Horton v. Fenlon et al
ORDER Overruling 38 Objections to and Adopting 37 Recommendation of the United States Magistrate Judge. The Motion To Dismiss First Amended Complaint Pursuant to Fed. R. Civ. P. 12(b)(6) [#27], filed November 18, 2013, is GRANTED. By Judge Robert E. Blackburn on 6/10/2014.(klyon, )
IN THE UNITED STATES DISTRICT COURT
FOR THE DISTRICT OF COLORADO
Judge Robert E. Blackburn
Civil Action No. 13-cv-01089-REB-BNB
BLAKE DAVIS, ADX Warden,
MARK COLLINS, ADX Admin. Remedy Coordinator,
P. RANGEL, ADX Unit Manager,
D. FOSTER, ADX Counselor, and
A. FENLON, ADX Case Manager,
ORDER OVERRULING OBJECTIONS TO AND ADOPTING
RECOMMENDATION OF THE UNITED STATES MAGISTRATE JUDGE
The matters before me are (1) Recommendation of United States Magistrate
Judge [#37],1 filed April 21, 2014; and (2) Plaintiff's [sic] Willie Horton Objection to
the Magistrate Judge’s Report and Recommendation [#38], filed May 7, 2014. I
overrule the objection, adopt the recommendation, and grant the apposite motion to
As required by 28 U.S.C. § 636(b), I have reviewed de novo all portions of the
recommendation to which objections have been filed. Thus, I have considered carefully
the recommendation, objections, and applicable caselaw.
“[#37]” is an example of the convention I use to identify the docket number assigned to a
specific paper by the court’s case management and electronic case filing system (CM/ECF). I use this
convention throughout this order.
Plaintiff is proceeding pro se. Thus, I have construed his pleadings more liberally
and held them to a less stringent standard than formal pleadings drafted by lawyers.
See Erickson v. Pardus, 551 U.S. 89, 94, 127 S.Ct. 2197, 2200, 167 L.Ed.2d 1081
(2007); Andrews v. Heaton, 483 F.3d 1070, 1076 (10th Cir. 2007); Hall v. Bellmon,
935 F.2d 1106, 1110 (10th Cir. 1991) (citing Haines v. Kerner, 404 U.S. 519, 520-21, 92
S.Ct. 594, 595-96, 30 L.Ed.2d 652 (1972)).
Nevertheless, I concur with the magistrate judge that the operative complaint
[#15], filed August 28, 2013) fails to state cognizable claims for violation of plaintiff’s
rights to procedural due process and access to the courts or for retaliation for the
exercise of constitutionally protected rights.2 While the court must accept all wellpleaded factual allegations of the complaint as true, McDonald v. Kinder-Morgan, Inc.,
287 F.3d 992, 997 (10th Cir. 2002), mere “labels and conclusions or a formulaic
recitation of the elements of a cause of action” will not be sufficient to defeat a motion to
dismiss, Ashcroft v. Iqbal, 556 U.S. 662, 678 , 129 S.Ct. 1937, 1949, 173 L.Ed.2d 868
(2009) (citations and internal quotation marks omitted). See also Robbins v.
Oklahoma, 519 F.3d 1242, 1247-48 (10th Cir. 2008) (“Without some factual allegation in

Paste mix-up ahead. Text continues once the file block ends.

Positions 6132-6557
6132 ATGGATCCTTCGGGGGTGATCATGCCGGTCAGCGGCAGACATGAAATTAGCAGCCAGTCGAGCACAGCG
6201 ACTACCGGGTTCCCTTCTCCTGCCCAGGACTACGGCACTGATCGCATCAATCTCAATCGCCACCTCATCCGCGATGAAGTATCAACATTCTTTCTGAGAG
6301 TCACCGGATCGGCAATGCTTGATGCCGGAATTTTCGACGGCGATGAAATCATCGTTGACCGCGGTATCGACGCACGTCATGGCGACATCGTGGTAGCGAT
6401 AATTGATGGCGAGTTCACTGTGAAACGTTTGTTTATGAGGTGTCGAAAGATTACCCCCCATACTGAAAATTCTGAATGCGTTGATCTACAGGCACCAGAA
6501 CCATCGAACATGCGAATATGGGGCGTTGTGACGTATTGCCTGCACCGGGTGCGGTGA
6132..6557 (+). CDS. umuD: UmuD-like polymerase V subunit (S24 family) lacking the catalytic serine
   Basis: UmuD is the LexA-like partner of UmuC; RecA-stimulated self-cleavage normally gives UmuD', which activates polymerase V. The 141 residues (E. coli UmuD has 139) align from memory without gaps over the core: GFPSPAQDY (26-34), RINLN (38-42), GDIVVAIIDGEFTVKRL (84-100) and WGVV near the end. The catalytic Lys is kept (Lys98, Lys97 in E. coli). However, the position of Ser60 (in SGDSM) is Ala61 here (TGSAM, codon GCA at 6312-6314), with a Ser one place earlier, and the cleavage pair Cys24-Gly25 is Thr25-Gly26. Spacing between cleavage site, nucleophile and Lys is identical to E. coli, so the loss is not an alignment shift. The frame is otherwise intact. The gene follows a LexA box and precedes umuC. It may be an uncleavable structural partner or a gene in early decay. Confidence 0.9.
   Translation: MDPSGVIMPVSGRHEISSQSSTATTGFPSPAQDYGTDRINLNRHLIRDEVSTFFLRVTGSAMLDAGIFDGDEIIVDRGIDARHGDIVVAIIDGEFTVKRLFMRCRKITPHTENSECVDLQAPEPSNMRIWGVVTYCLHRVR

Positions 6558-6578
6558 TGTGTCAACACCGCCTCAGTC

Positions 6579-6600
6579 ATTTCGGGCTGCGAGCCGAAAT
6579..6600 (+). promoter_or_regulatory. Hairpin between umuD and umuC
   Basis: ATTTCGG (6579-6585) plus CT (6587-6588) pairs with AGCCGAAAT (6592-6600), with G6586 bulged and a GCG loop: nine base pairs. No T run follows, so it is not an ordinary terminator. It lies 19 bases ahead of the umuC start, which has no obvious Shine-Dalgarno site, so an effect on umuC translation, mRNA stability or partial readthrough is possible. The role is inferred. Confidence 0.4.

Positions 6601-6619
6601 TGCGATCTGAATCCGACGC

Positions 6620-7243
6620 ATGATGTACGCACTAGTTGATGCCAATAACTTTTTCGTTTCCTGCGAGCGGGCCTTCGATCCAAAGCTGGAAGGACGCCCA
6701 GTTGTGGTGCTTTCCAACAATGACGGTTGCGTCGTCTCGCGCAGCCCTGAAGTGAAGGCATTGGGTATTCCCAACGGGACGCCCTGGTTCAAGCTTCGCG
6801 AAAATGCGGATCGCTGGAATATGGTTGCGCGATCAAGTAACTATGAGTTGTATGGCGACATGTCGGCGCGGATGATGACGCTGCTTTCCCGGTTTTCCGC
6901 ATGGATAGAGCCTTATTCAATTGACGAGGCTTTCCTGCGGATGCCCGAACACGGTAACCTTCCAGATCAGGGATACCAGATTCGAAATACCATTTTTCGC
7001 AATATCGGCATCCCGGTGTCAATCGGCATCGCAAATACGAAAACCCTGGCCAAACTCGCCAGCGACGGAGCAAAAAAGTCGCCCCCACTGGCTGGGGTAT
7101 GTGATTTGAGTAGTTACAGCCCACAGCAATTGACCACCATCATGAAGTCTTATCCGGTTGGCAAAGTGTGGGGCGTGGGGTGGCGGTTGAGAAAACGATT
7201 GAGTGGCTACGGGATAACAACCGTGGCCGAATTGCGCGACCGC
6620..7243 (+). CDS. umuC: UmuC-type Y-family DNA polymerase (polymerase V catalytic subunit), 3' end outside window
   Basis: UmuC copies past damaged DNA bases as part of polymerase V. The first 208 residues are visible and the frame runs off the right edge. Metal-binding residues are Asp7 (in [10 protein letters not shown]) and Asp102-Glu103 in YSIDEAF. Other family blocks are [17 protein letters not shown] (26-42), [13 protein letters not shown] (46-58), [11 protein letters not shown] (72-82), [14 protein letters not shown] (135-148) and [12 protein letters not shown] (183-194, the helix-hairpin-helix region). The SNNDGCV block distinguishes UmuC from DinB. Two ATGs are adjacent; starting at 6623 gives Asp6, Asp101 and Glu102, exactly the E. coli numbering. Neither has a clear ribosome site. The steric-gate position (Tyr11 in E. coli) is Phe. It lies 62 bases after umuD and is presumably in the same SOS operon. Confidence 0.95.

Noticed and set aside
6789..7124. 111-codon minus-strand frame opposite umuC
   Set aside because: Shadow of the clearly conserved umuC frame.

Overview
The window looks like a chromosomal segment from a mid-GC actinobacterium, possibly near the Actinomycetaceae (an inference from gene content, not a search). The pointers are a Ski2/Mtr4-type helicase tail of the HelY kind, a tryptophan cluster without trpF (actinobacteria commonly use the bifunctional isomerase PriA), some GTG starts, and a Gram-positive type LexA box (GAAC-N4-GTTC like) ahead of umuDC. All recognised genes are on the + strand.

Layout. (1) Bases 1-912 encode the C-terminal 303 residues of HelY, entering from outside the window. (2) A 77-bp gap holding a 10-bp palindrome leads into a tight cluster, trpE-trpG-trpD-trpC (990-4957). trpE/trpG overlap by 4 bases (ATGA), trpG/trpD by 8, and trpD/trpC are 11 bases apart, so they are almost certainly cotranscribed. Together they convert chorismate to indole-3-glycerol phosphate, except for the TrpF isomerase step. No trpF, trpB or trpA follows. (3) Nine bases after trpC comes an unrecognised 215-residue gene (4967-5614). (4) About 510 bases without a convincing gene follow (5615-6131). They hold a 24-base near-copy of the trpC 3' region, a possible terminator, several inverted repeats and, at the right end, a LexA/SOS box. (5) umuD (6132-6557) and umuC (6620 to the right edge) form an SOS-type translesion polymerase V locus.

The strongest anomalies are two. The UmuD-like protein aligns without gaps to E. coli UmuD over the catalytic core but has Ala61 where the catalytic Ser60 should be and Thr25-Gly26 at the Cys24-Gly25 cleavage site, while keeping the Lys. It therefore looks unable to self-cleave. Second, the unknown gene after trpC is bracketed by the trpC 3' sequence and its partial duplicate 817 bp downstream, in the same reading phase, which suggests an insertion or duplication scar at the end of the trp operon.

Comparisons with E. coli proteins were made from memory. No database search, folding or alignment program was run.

the complaint, it is hard to see how a claimant could satisfy the requirement of providing
not only ‘fair notice’ of the nature of the claim, but also ‘grounds' on which the claim
rests.”) (quoting Bell Atlantic Corp. v. Twombly, 550 U.S. 544, 561, 127 S.Ct. 1955,
I likewise concur in the magistrate judge’s analysis concluding that the court should not permit
plaintiff to pursue claims for damages under Bivens for alleged violations of constitutional protections not
already recognized by the courts. See Correctional Services Corp. v. Malesko, 534 U.S. 61, 68-69, 122
S.Ct. 515, 520-21, 151 L.Ed.2d 456 (2001). Nothing in the Administrative Procedures Act, which plaintiff
invokes in his objections, changes that analysis.
1968, 167 L.Ed.2d 929 (2007)) (internal citations and footnote omitted). “The
allegations must be enough that, if assumed to be true, the plaintiff plausibly (not just
speculatively) has a claim for relief.” Id. at 1248.
Plaintiff frankly acknowledges that the averments of his present complaint are
inadequate to meet these requirements,3 and indeed, he has requested leave to amend
his pleadings to attempt to correct the deficiencies noted by the magistrate judge. The
question whether he can efficaciously do so remains pending. (See Plaintiff’s
Memorandum in Support of Motion for Leave To File Amended Pleading to
Plaintiffs [sic] First Amended Complaint [#39], filed May 8, 2014.) The motion to
dismiss the current complaint, however, is properly granted.
I thus find and conclude that the arguments advanced, authorities cited, and
findings of fact, conclusions of law, and recommendation proposed by the magistrate
judge should be approved and adopted.
THEREFORE, IT IS ORDERED as follows:
1. That the Recommendation of United States Magistrate Judge [#37], filed
April 21, 2014, is APPROVED AND ADOPTED as an order of this court;
2. That the objections stated in Plaintiff's [sic] Willie Horton Objection to the
Magistrate Judge’s Report and Recommendation [#38], filed May 7, 2014, are
Plaintiff’s suggestion that the facts underlying his claims are “common knowledge” or “well
known to defendants” is not sufficient to meet his pleading burden. A defendant is entitled to “fair notice”
of the accusations made against him. See Twombly, 127 S.Ct. at 1968; Robbins, 519 F.3d at1247-48.
See also Ashcroft v. Iqbal, 556 U.S. 662, 678, 129 S.Ct. 1937, 1949, 173 L.Ed.2d 868 (2009) (“[T]he
pleading standard Rule 8 announces does not require detailed factual allegations, but it demands more
than an unadorned, the-defendant-unlawfully-harmed-me accusation.”) (citation and internal quotation
3. That the Motion To Dismiss First Amended Complaint Pursuant to Fed.
R. Civ. P. 12(b)(6) [#27], filed November 18, 2013, is GRANTED.
Dated June 10, 2014, at Denver, Colorado.
BY THE COURT:
Disclaimer: Justia Dockets & Filings provides public litigation records from the federal appellate and district courts. These filings and docket sheets should not be considered findings of fact or liability, nor do they necessarily reflect the view of Justia.
Why Is My Information Online?